How to Become a Paid Caregiver for a Family Member

An adult daughter who is a paid caregiver for her mother reads a book out loud with her aging mother in bed.

According to AARP, roughly 38 million Americans, or about 11.5% of the population, are currently providing unpaid care to a family member. This unpaid care accounts for roughly $600 billion if those same caregivers were actually being compensated for their combined 36 billion hours of service.

If you’re one of those 38 million Americans offering free care to a family member – it might be time to start taking steps towards earning some income for your services.

Before You Apply to Be a Paid Caregiver

Before you start looking into becoming a certified and compensated caregiver, there are some things you need to know – namely, the level of commitment you’d be signing up for.

Becoming a caregiver is a thoughtful and loving way to make your time matter to someone else, however it comes with its fair share of stressors and responsibilities, especially if you’re caring for someone with an illness or in the later stages of the aging process.

Obviously, the role requires a large time commitment. The National Alliance for Caregiving (NAC) and AARP report that on average, caregivers provide roughly 24.4 hours of care per week, depending on the needs of their loved one. For almost 25% of those caregivers, that time commitment climbs to over 41 hours – the equivalent to working a full-time job.

The job also requires significant physical and emotional capabilities. You need to be physically fit enough to help a loved one carry out the physical tasks they can’t do on their own, while still being emotionally available around the clock for continued support, even in the face of significant obstacles.

Becoming a family caregiver can yield incredibly fulfilling results, but it takes a real commitment to achieve the results you hope for.

How to Start the Process

The first steps towards becoming a paid family caregiver vary state-by-state. In most instances, it requires some level of training and licensing or credentialing, especially if you want to be paid via Medicaid or Veteran’s Affairs programs. For other payment options, such as tax credits or local programs, the requirements are less rigorous.


To be eligible to be compensated via Medicaid requires different processes depending on the state you want to be a caregiver in. Most states include a consumer-directed personal assistance program (CDPAP), where care recipients can specifically hire relatives as their paid caregivers, but they typically require credentials on the part of the relative.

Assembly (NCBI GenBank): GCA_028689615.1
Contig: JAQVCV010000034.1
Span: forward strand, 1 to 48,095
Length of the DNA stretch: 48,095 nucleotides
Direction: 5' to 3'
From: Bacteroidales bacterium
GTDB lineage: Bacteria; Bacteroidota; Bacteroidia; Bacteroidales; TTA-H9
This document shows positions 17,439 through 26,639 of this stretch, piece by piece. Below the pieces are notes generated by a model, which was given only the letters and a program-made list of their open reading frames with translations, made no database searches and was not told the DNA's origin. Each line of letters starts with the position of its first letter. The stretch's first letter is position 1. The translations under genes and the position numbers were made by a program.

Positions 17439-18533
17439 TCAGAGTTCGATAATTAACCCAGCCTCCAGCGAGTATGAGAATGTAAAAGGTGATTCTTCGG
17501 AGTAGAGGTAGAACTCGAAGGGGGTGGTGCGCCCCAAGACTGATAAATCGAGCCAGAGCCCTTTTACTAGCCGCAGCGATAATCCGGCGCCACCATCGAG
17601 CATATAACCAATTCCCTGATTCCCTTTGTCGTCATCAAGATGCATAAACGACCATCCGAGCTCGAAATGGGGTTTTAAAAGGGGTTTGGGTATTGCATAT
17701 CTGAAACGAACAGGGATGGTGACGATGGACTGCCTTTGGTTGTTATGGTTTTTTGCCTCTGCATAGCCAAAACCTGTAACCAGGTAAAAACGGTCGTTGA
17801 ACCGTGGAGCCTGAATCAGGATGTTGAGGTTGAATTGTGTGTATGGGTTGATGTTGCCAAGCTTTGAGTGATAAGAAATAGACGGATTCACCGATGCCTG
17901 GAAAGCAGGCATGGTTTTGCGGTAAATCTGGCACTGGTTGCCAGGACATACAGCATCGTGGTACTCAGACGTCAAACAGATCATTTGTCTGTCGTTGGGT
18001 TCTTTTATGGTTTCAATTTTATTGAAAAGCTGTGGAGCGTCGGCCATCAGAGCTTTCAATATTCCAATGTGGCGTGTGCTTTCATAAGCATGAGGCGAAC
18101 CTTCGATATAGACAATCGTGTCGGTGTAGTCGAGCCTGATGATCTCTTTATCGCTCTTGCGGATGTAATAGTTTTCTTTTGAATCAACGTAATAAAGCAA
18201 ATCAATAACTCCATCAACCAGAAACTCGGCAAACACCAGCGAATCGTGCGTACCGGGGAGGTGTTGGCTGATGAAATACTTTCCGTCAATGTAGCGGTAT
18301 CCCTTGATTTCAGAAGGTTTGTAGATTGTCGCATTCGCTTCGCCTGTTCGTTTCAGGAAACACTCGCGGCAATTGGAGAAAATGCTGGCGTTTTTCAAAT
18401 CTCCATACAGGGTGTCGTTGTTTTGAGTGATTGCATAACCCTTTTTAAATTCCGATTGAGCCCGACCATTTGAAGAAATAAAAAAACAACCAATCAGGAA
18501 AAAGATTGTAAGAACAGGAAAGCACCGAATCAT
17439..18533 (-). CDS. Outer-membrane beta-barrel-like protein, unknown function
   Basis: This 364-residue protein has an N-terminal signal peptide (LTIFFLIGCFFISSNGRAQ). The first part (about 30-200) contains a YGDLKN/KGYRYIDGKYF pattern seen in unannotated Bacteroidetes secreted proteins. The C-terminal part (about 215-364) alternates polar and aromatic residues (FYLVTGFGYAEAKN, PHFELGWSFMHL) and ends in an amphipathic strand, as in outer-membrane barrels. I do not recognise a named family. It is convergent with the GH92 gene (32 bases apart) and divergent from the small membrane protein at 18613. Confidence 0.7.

These credentials are usually obtained after being employed by a state organization as a home care aide or advanced home care aide. They sometimes also require attending classes and fulfilling a certain number of hours of basic training.

To see the requirements for your state specifically, visit Medicaid’s website.

Veterans Programs

The Veterans Affairs (VA) Program of Comprehensive Assistance for Family Caregivers is another method for family caregivers to receive compensation if the person they’re caring for is a veteran.

Veterans qualify for VA caregiving services if they meet all of the below requirements:

  • The Veteran has a VA disability rating of 70% or higher
  • The Veteran was discharged from the U.S. military or has a date of medical discharge
  • The Veteran needs at least 6 months of continuous, in-person personal care

Any relative or person living with the veteran full-time can apply for caregiver compensation either online or by mail with VA Form 10-10CG.

Tax Credits

One of the most straightforward forms of compensation for family caregivers comes in the form of tax credits. Tax credits can be collected by family caregivers who report dependent care expenses for the loved one in their care. The IRS offers a quick Interactive Tax Assistance quiz to help you determine if you qualify for a tax credit.

Long-Term Care or Life Insurance

Some insurance policies include stipulations that allow family members to be compensated as caregivers. Unlike basic health insurance, long-term care insurance includes coverage for support services like personal caregivers.

These policies vary on a case-by-case basis depending on the status of the person signing the insurance claim. There are typically time or financial limits on most of these insurance plans so you need to speak directly with your policyholder or advisor to know exactly what you qualify for.

You can access a clear description of what these policies typically entail at

Take Your Care Beyond Your Home

If caregiving is truly your passion and you take pride in helping others, it could be worth looking into working with an in-home care agency, such as SYNERGY HomeCare.

SYNERGY HomeCare will provide you with the tools and knowledge you need to become a source of support for more than just your immediate family, as you can touch several members of your community who need help the most.


For more information on caring for a loved one at home, download SYNERGY HomeCare’s free Family Caregiver Ultimate Guide.

SYNERGY HomeCare offers no obligation home assessments. Find a location near you or Contact us to talk to a Home Care specialist.

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